The anaesthetist soon arrived, explained the procedure and the inherent risks (ie. you could get an infection and die, or I could sever your spinal cord and you may never walk again, or the thing might have no affect whatsoever). Tom and I were given a few minutes to discuss, but as far as I could see, there was no choice to make – a small chance of death or permanent disability versus certain death from the intensity of this pain. So, epidural it was. While the anaesthetist was setting up his equipment, he explained to me again that I would have to stay perfectly still while he inserted the needle. Meanwhile, I still felt as though I was being ripped in half from the inside, was still bellowing and still finding it impossible not to writhe with pain – how on earth is this going to work? I wondered. He won’t be able to do it and then I’ll just die. Miraculously, just as the anaesthetist finally was ready to give me the epidural, I experienced about a five-minute lull between contractions (transition period? I’m convinced it was), and I felt better almost instantly.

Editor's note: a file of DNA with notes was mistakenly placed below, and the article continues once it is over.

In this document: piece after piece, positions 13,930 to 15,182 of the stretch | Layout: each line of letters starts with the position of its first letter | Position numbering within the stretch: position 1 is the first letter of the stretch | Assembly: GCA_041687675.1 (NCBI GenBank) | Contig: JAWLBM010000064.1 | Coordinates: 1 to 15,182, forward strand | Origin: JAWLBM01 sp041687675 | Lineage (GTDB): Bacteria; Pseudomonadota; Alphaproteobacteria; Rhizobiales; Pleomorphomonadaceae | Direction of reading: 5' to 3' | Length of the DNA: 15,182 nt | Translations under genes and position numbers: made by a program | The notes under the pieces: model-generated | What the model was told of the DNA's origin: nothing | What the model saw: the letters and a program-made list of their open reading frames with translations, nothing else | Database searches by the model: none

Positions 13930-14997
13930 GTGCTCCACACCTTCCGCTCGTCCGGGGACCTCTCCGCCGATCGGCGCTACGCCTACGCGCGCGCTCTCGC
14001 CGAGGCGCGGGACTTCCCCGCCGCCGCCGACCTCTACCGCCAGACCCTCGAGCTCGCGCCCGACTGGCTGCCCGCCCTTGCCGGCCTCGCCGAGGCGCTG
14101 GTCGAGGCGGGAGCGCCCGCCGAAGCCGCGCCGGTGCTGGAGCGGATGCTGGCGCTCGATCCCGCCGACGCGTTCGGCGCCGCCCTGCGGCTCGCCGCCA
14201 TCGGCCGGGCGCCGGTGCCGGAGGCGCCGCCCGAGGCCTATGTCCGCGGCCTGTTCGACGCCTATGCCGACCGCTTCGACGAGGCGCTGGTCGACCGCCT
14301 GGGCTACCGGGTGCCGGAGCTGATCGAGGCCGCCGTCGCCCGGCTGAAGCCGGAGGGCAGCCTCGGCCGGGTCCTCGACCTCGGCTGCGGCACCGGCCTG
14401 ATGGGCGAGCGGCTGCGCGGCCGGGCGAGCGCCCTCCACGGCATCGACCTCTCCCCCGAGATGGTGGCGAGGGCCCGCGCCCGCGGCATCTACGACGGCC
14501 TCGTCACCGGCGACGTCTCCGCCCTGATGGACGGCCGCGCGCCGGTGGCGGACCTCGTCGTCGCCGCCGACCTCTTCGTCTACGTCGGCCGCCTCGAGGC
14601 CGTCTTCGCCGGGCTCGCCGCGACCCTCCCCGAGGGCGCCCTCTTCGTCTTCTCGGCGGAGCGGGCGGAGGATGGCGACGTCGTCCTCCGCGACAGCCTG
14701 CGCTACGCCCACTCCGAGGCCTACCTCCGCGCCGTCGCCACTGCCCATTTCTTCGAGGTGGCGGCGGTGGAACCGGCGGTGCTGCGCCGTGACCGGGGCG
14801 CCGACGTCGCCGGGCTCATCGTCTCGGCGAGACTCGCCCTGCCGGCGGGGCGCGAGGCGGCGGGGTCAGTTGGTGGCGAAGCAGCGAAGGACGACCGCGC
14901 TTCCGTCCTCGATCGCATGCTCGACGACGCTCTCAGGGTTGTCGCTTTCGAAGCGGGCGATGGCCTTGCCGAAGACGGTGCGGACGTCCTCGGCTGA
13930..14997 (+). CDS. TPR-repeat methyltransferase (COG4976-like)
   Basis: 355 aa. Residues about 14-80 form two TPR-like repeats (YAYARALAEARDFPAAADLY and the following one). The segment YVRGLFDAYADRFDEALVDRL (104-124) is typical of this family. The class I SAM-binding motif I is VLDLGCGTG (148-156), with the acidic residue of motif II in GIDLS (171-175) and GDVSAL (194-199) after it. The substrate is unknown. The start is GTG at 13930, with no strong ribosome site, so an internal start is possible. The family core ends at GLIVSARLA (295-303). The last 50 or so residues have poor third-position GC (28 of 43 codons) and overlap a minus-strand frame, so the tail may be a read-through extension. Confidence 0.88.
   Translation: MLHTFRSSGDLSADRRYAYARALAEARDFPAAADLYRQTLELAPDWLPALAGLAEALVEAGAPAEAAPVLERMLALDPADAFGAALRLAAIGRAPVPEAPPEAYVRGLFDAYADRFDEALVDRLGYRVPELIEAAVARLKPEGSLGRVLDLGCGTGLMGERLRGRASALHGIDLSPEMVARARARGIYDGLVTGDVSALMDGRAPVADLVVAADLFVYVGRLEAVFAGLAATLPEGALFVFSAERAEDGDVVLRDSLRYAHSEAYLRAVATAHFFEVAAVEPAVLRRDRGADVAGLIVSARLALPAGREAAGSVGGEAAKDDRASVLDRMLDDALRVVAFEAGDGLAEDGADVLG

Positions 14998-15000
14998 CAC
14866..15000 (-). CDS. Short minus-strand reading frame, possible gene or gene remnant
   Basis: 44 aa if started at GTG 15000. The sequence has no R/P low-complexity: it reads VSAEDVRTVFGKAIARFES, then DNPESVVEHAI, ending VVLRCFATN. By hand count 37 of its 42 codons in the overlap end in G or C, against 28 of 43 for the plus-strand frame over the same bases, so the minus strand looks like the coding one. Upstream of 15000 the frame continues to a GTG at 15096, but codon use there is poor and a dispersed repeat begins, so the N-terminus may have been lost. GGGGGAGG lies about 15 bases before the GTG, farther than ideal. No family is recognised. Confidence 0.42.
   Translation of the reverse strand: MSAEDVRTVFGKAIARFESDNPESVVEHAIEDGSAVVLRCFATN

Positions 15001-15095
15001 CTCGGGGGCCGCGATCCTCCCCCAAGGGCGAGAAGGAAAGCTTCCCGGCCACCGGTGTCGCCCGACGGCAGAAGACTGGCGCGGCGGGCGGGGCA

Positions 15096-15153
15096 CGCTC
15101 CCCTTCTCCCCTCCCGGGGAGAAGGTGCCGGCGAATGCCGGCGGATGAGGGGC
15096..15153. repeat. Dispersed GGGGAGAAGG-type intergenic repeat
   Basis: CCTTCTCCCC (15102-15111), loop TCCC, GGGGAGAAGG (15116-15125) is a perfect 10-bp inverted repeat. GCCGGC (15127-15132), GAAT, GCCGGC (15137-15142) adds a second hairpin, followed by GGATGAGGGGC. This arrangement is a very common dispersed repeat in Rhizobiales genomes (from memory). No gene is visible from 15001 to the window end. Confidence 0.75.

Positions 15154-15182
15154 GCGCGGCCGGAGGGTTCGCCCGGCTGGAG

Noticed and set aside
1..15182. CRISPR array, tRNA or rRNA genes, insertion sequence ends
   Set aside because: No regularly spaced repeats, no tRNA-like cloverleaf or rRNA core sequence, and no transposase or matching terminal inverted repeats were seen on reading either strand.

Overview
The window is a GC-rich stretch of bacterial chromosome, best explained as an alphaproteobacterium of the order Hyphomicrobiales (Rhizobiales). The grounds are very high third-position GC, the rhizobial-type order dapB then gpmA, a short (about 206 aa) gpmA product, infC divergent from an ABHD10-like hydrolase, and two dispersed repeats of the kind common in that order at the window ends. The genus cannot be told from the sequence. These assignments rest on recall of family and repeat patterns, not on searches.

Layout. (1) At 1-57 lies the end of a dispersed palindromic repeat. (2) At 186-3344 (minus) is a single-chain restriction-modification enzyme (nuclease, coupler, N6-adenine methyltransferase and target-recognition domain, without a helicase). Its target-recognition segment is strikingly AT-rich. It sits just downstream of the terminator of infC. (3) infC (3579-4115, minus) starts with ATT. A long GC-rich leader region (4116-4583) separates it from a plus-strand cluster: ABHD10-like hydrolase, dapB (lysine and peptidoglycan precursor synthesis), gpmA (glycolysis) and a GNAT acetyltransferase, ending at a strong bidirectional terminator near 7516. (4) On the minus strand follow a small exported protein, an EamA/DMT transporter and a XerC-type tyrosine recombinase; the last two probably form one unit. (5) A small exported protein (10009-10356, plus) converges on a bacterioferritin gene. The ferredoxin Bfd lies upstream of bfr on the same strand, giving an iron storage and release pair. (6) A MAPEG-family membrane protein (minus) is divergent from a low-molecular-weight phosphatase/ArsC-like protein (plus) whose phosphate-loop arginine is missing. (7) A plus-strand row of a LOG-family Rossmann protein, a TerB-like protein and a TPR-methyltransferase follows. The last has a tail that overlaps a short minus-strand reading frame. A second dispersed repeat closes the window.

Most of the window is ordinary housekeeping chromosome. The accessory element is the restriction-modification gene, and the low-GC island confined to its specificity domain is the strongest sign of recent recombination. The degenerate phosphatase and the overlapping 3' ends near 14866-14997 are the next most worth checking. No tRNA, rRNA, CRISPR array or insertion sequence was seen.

The pain-induced fog was lifted. I could think straight again. I wasn’t going to die, after all. Amazing! But, what do you know, another progress report revealed that I was now 10cm, and it was time to push!

It turns out that one of the new ‘people’ who had bustled into the room during all this was the attending obstetric registrar, (let’s call her Dr X). I didn’t like her at all – she was pushy, arrogant, and didn’t even have the decency to talk to me directly, instead preferring to issue her orders to Elizabeth. When it was declared ‘time to push’, she told Elizabeth that I had one hour to push the baby out, or she would come in and pull him out with the Ventouse vaccuum. I feel this was unnecessary: the baby’s heart rate seemed to return to a more ‘normal’ pattern after the epidural, because I stopped moving around and interfering with the equipment. How I wish I hadn’t been so scared that I simply went along with Dr X’s orders. Really, there was no reason for there to be such a rush. I think it was simply her wish that my baby be born as quickly as possible, for whatever reason (because she wanted to go home? because she didn’t know how to ‘let things be?’ because she was bored?) However, nobody tells pregnant women that they actually have a choice in these matters, and that they don’t have to relinquish control of their bodies to the ‘experts’. It has taken me three births to learn this.